• Got enough scum shooting people through windows, shooting kids, and stabbing dogs. Defund the blue gang and restore law and order by empowering we the people to defend ourselves and our property.

    • Judges and police that will not enforce the law, not a mayors edict, should be removed from office by federal prosecutors . The first and most basic duty is to enforce law and protect the public safety.

  3. The Leftard party cares not one whit for law-abiding Americans,their goal is to destroy the supreme law of the land, the Constitution and throw Americans to the wolves.

  4. I was a bail bonding agent and also did bail recovery for 3.5 years. Getting rid of private bonding companies doesn’t work. Not only does it release bad actors sooner, the failures to appear in court go up exponentially. If someone doesn’t appear in court then the whole justice process is halted until the defendant is brought before the judge and does a disservice to the victims. Bonding companies are incentivized (because it’s their money tied up at time of the defendants release from jail) to bring that person back to court. The government isn’t. The criminal justice system as whole isn’t about racism. It’s about money. If you have money, you’ll have a better outcome. However, these compassionate politicians have made almost everything a crime in the last 20 years.

    • In the county where I live, there was a sheriff years ago… he’d give bonuses to deputies for the most arrests, etc. Across the street from the jail there was exactly one bail bond company. The sheriff owned the bail bond company.

      • All the more reason to abolish them.

        The overwhelming majority of people in a homogeneous western society mind their own business and don’t infringe on others. Remove the diversity and ridiculous drug laws and you remove just about all need for policing.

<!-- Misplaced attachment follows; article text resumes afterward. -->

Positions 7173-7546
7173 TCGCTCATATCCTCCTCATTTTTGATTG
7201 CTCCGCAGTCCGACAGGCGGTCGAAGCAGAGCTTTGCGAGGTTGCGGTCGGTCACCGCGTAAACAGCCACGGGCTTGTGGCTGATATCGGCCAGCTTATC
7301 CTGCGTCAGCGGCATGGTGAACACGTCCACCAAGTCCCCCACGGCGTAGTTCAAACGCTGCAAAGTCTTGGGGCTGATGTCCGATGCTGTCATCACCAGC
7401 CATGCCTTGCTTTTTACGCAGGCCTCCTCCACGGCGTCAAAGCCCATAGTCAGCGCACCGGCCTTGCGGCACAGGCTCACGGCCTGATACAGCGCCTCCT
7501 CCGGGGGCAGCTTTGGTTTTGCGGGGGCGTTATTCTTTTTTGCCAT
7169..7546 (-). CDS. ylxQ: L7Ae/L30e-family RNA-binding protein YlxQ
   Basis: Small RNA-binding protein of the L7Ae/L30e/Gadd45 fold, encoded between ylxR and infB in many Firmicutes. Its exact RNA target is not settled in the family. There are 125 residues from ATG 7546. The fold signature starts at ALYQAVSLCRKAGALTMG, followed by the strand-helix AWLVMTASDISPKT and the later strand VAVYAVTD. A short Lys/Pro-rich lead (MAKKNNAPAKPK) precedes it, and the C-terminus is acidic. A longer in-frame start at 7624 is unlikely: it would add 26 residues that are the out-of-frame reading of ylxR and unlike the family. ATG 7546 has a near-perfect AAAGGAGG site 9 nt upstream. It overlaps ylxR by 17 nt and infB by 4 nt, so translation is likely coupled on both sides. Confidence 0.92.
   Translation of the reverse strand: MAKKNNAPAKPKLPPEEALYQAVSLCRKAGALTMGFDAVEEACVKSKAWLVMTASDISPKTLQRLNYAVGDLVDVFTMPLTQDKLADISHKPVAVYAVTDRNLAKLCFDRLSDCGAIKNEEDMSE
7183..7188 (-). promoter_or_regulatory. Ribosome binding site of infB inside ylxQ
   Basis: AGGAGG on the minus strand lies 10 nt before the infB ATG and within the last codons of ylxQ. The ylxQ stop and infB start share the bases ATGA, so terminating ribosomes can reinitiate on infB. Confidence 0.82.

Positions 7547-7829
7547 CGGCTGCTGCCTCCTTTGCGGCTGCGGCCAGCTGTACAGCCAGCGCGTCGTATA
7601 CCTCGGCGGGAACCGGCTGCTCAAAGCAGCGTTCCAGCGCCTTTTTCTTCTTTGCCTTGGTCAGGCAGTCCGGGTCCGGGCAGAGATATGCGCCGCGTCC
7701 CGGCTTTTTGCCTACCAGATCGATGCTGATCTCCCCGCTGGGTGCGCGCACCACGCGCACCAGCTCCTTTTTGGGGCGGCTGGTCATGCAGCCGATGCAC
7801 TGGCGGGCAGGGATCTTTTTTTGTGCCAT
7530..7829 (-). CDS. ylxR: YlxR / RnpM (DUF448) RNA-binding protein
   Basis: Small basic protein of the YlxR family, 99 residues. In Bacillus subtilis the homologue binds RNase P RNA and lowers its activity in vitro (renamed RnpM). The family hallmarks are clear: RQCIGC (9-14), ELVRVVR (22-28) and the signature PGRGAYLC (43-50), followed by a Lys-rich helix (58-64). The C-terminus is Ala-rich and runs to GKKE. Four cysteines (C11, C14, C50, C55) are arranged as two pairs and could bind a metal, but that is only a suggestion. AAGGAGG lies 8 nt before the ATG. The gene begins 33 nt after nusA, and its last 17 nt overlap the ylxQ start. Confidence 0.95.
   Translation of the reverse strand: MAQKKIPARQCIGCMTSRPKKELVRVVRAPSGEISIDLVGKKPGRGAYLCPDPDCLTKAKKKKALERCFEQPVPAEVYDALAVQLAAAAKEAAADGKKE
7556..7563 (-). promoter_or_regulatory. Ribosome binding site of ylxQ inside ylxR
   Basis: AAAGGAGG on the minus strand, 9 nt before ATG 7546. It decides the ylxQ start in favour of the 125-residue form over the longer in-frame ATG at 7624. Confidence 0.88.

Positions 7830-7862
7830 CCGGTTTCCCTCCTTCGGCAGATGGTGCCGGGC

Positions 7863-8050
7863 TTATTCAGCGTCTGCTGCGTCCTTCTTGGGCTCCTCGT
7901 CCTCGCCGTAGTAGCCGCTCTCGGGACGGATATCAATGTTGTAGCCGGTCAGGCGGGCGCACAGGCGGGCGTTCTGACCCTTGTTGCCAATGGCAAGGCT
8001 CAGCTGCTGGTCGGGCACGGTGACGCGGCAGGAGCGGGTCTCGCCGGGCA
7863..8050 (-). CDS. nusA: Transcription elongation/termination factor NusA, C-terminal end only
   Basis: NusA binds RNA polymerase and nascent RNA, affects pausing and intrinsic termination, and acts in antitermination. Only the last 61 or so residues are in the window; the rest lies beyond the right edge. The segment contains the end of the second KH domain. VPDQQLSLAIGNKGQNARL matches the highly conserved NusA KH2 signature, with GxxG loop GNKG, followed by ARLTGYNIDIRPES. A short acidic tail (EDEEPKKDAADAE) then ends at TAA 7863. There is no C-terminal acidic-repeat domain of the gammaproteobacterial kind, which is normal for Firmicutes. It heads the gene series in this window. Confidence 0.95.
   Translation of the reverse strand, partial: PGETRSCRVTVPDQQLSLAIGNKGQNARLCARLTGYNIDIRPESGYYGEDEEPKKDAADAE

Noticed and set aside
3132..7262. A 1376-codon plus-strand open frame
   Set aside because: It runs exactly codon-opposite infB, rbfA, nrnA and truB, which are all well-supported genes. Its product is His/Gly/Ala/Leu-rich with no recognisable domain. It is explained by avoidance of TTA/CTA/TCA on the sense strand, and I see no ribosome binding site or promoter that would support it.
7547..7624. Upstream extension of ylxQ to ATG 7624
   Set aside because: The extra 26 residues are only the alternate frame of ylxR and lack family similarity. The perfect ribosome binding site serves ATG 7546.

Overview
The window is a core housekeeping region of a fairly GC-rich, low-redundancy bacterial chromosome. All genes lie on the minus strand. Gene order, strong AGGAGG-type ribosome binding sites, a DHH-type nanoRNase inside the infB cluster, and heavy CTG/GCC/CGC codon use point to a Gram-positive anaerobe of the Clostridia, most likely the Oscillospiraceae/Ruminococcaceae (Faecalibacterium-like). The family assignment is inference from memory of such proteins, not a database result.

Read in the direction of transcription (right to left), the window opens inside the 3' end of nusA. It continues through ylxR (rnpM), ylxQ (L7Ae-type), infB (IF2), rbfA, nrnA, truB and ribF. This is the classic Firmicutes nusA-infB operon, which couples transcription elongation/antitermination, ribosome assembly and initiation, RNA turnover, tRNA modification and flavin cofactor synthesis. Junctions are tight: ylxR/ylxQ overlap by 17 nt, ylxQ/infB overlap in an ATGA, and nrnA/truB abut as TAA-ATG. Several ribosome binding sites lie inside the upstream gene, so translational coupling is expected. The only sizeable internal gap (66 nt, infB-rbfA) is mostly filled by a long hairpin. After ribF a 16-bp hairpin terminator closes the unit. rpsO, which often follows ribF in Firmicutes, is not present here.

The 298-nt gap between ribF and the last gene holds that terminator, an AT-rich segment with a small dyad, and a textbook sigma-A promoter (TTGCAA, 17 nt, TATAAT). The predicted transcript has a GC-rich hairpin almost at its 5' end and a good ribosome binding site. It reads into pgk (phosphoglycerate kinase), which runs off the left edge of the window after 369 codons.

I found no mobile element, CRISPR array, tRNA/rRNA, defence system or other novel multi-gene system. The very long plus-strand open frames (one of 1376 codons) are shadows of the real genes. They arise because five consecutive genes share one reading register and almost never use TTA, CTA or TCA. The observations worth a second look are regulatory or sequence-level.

5. I’m on the fence on this one, to be honest. One of my relatives was arrested at one time in the past and charged with a felony rape. He couldn’t afford bail (the rest of us pitched in to help with an attorney), and therefore sat behind bars for four months before his case went to trial due to the court’s overloaded schedule. And that rape charge was dropped due to the fact that it never happened, and the woman even admitted so early on. An innocent man sat behind bars for four months, lost his job, lost his reputation, and lost his trust in the system. All because the D.A. petitioned to have the bail set at six figures to coincide with the rape charge she “thought” was appropriate…until it turned out it never happened and it still took several weeks to make the dismissal work its way through the court system.

    • This is a perfect example of why both the alleged victim and prosecutor should be charged with false imprisonment, kidnapping and numerous other charges. At the least he should of received a fairly large settlement from the DAs office. Thinking you left parts of this story out.

      • You’re correct that I gave only a summarization, but the courts in SoCal are atrocious. In fact (and this is the truth), during one of the court appearances, the Bailiff on duty excused himself from the room for the remainder of the proceedings (another Deputy came in to take his place). That Bailiff later met us in the hallway to express his remorse at how poorly things were going for my relative due to the stark “brokenness” of the court’s gearworks. He could not formally apologize due to his station as an officer of the court, but he said our particular case, coupled with the brash attitude of the D.A., and capped off with the indifference of the presiding judge to present a more fair hearing, was too much for the Bailiff to bear without pursing his lips and silently shaking his head.

        One of my former co-workers was also arrested by LAPD some years ago after being accused of rape by his ex-girlfriend who was upset that he “dumped” her. He couldn’t afford bail and sat in jail for a month until the woman finally admitted there was never any non-consensual sex. He was released, but due to some details in the proceedings I don’t recall, she wasn’t liable for charges by him. He was angry because he lost four weeks of his life to imprisonment, and then lost his job when he got out, but couldn’t legally go after LAPD for false imprisonment or the ex-gf for false charges. Again, little details that screwed everything up.

      • TTAG / Dan Zimmerman,

        Yet again, the site is dumping my comments. This time, I tried posting my reply via two different browsers, and the site is reject them both. No HTML tags, no URL links, nothing. Just text.

        WordPress is screwing things up for the site.